About the Author
Johan Van Overtveldt is the editor in chief and managing director of Trends, Belgium's leading weekly on business and economics. He has published several books in Dutch and contributes to The Wall Street Journal Europe and other publications. Also the author of Bernanke's Test and The Chicago School, he lives in Brussels.
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Most Helpful Customer Reviews on Amazon.com (beta)
He first shows how Europe's "Economic and Monetary Union" was not fully based on economics or monetary policy. Many of the founders were pursuing political goals (a prototype for a more unified Europe, prevention of war, etc.) which forced political, not economic, decisions from the very beginning, a practice which continues today. For instance, entrance requirements were waived or fudged in order to expand the continental footprint; the "no bailout" policies are being waived in order to hold the union together.
Van Overtveldt makes a convincing case that the EMU depends on Germany. There is growing percepion in Germany that the costs of the EMU are out of proportion to its benefits. Soon, he expects, Germany's political leaders will lose patience with the the other member nations, leave the EMU and restore the Deutsche Mark.
The author makes his point up front. He shows how his conclusion is based on the full history of not just the EMU, but other monetary unions. He shows how a currency needs unified policies behind it, not just monetary, but also trade, employment, public finance and banking as well, something a mere currency provider cannot deliver.
Politics involves a succession of German and French presidents culminating with Merkel and Sarkozy trying to dominate EU action. There is very good quantitative analysis showing that neither individual countries not the EZ as a whole obeys its own financial regulations regarding interest rates, inflation, deficit and debt. For comparison to the US at 100% debt/GDP, the EZ requirement is 60%. It's a fiction that each country is sovereign. The principle of convergence doesn't seem to be working.
Chap 2 contrasts optimism with research. Iceland's recovery due to freedom to devalue suggests the same solution for Greece by leaving the union. On the other hand one of the EZ benefits for stronger national economies is immunity from currency devaluation, but with attendant loss of power over currency. A major weakness is that Germany powers the EU while Germans are becoming disenchanted with it, being tired of financing profligate benefits in Southern Europe. Germany can finance the smaller national states Greece, Portugal and Ireland but not the larger Spain and Italy if they follow the same path. There has been much creative accounting to mask problems for as long as possible. Naill Ferguson says that the lending capacity of the European Financial Stability Facility (EFSF) fund is a giant Ponzi scheme. Another problem is lack of coordination with the banking industry.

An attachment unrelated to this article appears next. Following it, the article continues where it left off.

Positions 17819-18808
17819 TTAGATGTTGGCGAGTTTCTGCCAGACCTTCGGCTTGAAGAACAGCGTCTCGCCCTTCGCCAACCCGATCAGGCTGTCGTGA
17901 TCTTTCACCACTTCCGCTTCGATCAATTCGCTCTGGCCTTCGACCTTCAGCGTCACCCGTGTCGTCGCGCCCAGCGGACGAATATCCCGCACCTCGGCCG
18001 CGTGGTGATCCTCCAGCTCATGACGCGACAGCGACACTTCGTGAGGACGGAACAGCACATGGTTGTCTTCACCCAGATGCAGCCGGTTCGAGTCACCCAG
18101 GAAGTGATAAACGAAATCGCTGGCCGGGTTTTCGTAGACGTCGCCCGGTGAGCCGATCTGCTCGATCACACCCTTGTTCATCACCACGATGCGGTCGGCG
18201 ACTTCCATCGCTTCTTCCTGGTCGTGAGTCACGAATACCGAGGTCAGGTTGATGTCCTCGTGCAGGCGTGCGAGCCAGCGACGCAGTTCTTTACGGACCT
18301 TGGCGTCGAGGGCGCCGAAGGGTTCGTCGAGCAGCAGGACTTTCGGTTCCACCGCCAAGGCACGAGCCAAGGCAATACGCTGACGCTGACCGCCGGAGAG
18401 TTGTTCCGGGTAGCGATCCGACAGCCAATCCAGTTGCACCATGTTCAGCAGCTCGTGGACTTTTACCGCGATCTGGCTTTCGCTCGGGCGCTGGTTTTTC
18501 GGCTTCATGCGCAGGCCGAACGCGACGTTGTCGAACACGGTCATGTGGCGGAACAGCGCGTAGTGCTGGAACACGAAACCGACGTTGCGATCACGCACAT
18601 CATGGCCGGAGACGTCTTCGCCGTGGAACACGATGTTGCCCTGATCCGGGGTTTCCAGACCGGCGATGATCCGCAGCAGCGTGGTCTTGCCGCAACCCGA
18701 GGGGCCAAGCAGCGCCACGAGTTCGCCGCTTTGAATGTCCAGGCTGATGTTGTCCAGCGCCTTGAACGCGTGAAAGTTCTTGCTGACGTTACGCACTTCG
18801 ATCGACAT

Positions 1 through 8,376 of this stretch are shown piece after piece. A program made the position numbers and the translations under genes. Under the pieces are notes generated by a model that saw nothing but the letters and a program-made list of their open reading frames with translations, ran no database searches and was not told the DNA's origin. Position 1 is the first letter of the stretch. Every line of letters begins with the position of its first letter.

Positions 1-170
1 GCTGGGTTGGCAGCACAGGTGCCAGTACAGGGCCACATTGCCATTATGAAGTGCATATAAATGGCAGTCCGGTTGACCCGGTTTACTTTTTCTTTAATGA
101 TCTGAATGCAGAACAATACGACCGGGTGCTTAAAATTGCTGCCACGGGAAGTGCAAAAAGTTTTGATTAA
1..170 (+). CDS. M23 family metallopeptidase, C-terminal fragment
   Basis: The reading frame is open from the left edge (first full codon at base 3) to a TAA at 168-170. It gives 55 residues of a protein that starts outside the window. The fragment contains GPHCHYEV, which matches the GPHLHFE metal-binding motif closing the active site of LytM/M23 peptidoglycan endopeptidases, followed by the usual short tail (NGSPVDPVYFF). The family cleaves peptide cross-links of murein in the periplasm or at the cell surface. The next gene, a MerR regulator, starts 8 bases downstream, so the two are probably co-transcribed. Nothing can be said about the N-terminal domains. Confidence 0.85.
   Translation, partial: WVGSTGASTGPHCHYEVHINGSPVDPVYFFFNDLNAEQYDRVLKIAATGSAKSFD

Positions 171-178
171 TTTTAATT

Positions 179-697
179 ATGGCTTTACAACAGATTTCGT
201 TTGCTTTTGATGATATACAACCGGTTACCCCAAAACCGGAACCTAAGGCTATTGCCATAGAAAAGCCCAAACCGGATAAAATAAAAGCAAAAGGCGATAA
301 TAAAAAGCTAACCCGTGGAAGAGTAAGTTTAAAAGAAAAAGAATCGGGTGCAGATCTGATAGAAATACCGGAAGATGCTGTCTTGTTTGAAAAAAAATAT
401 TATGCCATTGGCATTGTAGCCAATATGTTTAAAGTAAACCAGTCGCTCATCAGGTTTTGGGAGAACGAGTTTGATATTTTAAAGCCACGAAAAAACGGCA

Obertfeldt compares the PIIGS cases with the bankruptcy of Argentina in 2001.
He omits the successful recovery of Sweden through austerity measures without recourse to IMF financing. In 1982 Belgium incorporated reductions in wages and social security benefits with good results. Reasons for Switzerland and Norway staying out of the EU are not considered.
The book concludes with a prescient analysis of three possible scenarios:
1.MOS (more of the same) continued bailouts, is the most likely scenario as bureaucrats are good at kicking the can down the road. Nothing happens when rules are broken.
2.TOS (throw out the system), a gradual exodus from the EZ with Germany finally breaking the system.
3.ROS (rebuilding of the structure), the best but least likely resolution. This involves a Herculean task setting the EZ structure back to square one. It involves loss of votes since it is unpopular with those favoring continued subsidies.
Germany wants a political union. France must accept a reduced relevance. Merkel says the euro will be saved “whatever it takes.” there is much doubt as to whether she means it. Economists Gideon Rachman and Martin Wolf say either ECB purchase of debt or the union continuing bailouts will result in a German exit. Obertfeldt likens the EU to the League of Nations, saying that it's probably already too late.
The book serves to update the excellent 1999 work 'Understanding the Euro' by Christian A. Chabot although events move so rapidly that this newer book is already slipping out of date. Chobot thought in 1999 that EU survival was a certainty, with collapse a legal impossibility. The EZ is now in better shape than Obertveldt describes with Ireland and Iceland recovering. Italy's premier, Enrico Setti, say on PBS news (10/16/2013) that the Italian economy had improved to the point where austerity was no longer necessary. A final resolution will likely take many years. I don't have to agree with Obertveldt's pessimistic prognosis to appreciate the book.